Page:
How Parents Can Instill Confidence
Parent Quiz. Your 5th-grade daughter forgot her homework. She texts and asks you to bring it to school. Which of these responses would you choose?
1. You leave work on your lunch break and bring her homework to school.
2. You text her back and say you’ll bring it after school.
3. You text her back and say you’re sorry, but she’ll have to suffer the consequences and turn it in late.
4. You text her back and say you’re sorry, and then ask if she has thought of a way to solve the problem.
As a prior elementary school teacher, I predict most of you chose number 1 or 2.
Number 1 and 2 are rescuing behaviors. Your response in low stakes situations like these speaks volumes about your belief in your child to find their own solutions. Kids are sense-making machines; they will read into every choice you make.
I understand parents want their children to feel successful and happy. And yet, sometimes actions lead to the exact opposite of the intent.
Here’s the deal. When parents rescue their child there are unintended consequences, one of which can be low self-esteem.
…kids with rescuing parents develop low self-esteem and are completely dependent on their parents. Remember, if you go to solve a problem for your child the implied message you are sending them is that they are incompetent and cannot handle anything on their own. This is a devastating message that well-meaning parents are sending their children every day. ~Dr. Andrew J. Dobo, Psy.D. Are You Rescuing Parent?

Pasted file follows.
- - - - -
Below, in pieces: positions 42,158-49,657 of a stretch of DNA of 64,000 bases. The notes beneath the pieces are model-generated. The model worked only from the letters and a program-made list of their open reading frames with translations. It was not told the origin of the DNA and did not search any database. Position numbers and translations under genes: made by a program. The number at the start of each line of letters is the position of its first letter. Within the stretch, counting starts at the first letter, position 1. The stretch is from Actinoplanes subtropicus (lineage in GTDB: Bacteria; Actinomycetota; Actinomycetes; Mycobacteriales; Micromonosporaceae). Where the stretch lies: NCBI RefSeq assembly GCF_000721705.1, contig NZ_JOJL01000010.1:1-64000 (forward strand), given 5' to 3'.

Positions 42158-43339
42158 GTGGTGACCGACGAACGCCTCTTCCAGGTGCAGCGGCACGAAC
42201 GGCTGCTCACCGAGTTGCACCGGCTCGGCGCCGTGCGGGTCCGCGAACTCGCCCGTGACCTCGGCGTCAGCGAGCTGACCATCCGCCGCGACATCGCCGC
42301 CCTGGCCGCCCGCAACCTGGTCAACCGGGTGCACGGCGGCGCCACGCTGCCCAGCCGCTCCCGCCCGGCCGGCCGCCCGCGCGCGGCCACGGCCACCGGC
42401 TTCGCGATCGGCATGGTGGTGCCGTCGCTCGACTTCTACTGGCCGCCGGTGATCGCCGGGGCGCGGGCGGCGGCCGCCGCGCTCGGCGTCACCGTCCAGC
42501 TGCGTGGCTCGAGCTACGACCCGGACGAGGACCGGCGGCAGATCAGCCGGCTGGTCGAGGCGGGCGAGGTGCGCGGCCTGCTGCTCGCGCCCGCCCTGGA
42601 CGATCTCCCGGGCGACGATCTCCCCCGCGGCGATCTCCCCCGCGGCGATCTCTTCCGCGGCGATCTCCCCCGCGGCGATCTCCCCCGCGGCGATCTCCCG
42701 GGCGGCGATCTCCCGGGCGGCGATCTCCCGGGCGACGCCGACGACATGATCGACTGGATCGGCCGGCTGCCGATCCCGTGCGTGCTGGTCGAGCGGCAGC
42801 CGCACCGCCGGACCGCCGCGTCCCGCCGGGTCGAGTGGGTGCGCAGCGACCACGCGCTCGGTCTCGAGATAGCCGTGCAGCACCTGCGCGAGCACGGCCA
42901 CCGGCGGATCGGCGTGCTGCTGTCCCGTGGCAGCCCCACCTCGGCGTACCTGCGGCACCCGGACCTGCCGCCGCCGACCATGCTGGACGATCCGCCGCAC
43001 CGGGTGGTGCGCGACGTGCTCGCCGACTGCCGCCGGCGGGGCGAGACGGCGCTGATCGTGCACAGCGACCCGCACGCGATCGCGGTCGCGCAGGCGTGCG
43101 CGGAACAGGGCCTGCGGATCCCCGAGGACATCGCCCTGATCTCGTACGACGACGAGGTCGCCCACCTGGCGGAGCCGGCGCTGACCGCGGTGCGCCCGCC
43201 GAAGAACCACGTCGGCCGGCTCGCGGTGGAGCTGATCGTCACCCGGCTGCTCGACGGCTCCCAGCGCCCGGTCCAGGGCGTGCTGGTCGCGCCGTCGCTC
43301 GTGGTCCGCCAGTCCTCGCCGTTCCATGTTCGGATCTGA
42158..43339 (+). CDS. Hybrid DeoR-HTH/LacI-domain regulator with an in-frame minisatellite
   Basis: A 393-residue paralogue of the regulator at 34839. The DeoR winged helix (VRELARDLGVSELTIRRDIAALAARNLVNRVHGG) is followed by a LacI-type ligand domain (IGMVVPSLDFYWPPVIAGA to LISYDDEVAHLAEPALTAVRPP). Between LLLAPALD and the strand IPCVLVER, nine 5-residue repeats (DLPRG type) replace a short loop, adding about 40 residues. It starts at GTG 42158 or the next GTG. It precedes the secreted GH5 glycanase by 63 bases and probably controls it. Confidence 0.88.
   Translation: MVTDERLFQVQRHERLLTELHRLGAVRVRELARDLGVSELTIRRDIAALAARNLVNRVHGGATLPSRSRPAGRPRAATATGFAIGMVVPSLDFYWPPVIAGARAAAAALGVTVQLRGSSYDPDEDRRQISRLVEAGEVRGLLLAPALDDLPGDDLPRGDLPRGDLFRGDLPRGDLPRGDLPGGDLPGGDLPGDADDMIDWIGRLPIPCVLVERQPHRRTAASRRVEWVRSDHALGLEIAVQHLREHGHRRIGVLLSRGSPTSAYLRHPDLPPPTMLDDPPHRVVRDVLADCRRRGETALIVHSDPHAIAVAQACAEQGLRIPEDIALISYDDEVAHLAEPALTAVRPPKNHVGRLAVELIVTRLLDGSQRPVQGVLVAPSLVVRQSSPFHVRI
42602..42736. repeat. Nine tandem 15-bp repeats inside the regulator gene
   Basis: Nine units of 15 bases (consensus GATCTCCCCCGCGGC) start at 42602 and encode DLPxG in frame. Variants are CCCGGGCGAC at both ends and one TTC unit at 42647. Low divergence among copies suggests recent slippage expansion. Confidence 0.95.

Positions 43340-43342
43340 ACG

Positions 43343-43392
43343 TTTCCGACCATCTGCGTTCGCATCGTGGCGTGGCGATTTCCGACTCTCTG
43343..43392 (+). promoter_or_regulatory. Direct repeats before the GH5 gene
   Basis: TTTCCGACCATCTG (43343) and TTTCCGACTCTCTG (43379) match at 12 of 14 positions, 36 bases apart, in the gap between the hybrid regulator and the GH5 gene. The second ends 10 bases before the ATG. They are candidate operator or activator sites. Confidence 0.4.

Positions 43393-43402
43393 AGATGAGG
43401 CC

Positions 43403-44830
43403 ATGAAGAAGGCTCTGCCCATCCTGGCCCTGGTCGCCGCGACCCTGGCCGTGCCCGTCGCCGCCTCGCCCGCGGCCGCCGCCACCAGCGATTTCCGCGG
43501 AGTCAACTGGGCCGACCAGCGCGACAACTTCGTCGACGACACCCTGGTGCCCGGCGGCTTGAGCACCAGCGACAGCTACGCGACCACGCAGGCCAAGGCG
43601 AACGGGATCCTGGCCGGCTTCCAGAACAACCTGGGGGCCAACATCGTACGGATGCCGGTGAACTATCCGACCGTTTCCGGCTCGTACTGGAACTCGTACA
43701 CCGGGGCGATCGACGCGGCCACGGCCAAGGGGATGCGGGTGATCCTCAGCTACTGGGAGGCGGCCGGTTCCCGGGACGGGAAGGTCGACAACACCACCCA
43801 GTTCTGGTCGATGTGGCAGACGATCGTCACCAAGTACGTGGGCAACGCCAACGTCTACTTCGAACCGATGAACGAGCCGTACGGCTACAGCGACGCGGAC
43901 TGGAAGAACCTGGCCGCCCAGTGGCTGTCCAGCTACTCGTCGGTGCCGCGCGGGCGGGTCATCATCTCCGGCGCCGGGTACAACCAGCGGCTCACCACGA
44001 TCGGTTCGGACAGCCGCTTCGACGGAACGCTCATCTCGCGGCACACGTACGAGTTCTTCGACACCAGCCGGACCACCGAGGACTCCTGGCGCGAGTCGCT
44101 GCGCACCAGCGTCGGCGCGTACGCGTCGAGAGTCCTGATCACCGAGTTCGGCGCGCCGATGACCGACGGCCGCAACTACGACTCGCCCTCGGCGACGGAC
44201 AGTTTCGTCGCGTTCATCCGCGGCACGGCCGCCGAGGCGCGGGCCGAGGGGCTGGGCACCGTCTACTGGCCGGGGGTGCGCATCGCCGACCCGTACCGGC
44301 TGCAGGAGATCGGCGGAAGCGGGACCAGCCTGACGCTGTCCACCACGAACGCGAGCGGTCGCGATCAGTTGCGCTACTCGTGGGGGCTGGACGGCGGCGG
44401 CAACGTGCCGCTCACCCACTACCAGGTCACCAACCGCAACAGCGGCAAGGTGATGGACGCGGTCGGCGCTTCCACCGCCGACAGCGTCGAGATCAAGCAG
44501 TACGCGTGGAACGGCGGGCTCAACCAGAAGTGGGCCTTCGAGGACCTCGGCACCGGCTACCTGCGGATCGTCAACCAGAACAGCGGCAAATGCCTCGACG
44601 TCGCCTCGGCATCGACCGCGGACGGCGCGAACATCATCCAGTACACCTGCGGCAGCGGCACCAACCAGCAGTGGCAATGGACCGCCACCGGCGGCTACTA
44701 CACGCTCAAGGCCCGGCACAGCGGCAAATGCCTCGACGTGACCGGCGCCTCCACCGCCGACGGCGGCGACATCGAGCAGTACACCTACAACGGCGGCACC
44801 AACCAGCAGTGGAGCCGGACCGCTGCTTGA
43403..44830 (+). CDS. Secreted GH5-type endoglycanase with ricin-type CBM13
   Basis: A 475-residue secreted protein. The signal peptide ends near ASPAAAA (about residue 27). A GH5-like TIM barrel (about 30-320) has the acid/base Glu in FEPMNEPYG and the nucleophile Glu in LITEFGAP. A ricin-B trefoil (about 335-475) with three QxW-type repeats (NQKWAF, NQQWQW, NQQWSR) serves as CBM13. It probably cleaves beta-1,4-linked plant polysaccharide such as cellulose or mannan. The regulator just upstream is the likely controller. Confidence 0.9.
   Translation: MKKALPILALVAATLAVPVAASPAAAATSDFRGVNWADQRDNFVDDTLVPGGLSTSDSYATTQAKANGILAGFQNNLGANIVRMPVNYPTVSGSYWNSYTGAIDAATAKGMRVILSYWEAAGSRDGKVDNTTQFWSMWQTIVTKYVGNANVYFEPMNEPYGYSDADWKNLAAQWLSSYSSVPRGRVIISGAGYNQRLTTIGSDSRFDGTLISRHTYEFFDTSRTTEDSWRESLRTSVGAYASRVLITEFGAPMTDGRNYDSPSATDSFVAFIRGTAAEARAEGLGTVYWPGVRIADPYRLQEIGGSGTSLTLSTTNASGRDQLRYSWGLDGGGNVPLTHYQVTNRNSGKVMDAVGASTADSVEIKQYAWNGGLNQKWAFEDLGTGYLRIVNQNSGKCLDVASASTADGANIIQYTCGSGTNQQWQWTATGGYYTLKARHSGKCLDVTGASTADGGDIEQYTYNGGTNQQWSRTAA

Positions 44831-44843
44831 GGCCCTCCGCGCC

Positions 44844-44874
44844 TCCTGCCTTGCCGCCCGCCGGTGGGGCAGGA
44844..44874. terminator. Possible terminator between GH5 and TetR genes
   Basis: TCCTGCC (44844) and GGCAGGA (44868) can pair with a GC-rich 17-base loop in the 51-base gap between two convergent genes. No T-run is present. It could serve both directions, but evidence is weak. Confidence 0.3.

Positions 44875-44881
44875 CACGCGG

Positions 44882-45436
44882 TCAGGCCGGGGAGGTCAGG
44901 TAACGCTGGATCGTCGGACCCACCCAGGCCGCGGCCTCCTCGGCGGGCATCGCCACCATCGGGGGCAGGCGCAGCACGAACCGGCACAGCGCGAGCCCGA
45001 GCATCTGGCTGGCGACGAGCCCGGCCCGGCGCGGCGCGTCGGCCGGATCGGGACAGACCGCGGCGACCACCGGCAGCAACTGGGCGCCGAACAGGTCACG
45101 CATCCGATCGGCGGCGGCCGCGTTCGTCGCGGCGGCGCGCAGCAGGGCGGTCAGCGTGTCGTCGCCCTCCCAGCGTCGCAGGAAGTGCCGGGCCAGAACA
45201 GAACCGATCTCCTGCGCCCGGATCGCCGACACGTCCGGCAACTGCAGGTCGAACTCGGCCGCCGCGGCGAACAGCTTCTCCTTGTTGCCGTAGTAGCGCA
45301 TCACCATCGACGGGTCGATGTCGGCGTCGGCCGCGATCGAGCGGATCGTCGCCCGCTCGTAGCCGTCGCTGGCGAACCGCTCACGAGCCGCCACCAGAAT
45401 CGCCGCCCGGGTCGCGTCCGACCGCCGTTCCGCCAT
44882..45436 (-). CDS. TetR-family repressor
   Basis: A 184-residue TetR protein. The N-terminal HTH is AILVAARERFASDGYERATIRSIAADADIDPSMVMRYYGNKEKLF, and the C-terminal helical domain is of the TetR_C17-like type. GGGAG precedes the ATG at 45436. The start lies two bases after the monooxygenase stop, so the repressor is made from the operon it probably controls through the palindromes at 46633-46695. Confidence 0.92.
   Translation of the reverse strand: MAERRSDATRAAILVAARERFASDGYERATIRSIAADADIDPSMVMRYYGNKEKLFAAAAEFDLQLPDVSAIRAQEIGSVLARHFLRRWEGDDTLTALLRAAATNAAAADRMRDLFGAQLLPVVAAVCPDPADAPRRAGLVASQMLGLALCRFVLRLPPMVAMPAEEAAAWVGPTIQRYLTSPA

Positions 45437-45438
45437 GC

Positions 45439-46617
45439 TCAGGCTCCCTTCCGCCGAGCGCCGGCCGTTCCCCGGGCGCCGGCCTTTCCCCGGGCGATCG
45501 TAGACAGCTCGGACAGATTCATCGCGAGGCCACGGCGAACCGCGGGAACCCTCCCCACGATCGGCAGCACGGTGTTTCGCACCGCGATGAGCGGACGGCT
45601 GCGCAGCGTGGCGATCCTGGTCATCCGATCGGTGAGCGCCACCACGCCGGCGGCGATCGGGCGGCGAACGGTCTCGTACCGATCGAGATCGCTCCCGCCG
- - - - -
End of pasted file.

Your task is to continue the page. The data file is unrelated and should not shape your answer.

As a mom, I understand the urge to help because it’s hard to watch children struggle. But as a teacher, I saw the consequences when parents didn’t allow their children enough opportunities to solve their own challenges. I remember children who were unprepared to accept responsibility, had little tolerance for failure and lacked confidence.
Below are a few examples of challenges in which children are better off handling on their own.
* lunch, homework, or permission slip left at home
* project or research paper procrastinated to the last minute
* sibling or friend disagreements
* personality conflicts with coaches, teachers, or other adults
Although, when it comes to bullying or more serious boundary crossings involving power, parents should always intervene. Other than these exceptions, children can and should find their way to solutions.
I’m reminded of how a butterfly is unable to survive if it’s helped out of the cocoon. The reality is there will come a day when a child will face life’s challenges without a parent’s support. If he has not flexed his problem-solving muscles, he may not be able to fly.
No doubt there are exceptions to every rule. However as a practice, a child should be given space in which to learn and grow through her own experiences.
Parents can help by providing empathetic support as well as asking questions to guide thinking.
Here are a few responses to provide support in an empathetic, empowering way without rescuing.
* “You sound frustrated. What do you think you could do to fix this problem?”
* Wow. I can see why you’re sad. Do you plan to talk to your friend about how you feel?
* I’m sorry you forgot your homework. Would you like some strategies on how to better remember next time?
Showing trust in your child’s ability to resolve everyday challenges builds a critical foundation of confidence and self-esteem that will last a lifetime. It may be uncomfortable, but it is worth the investment.
What are some other ways parents can support without fixing? Are there success stories you could share here?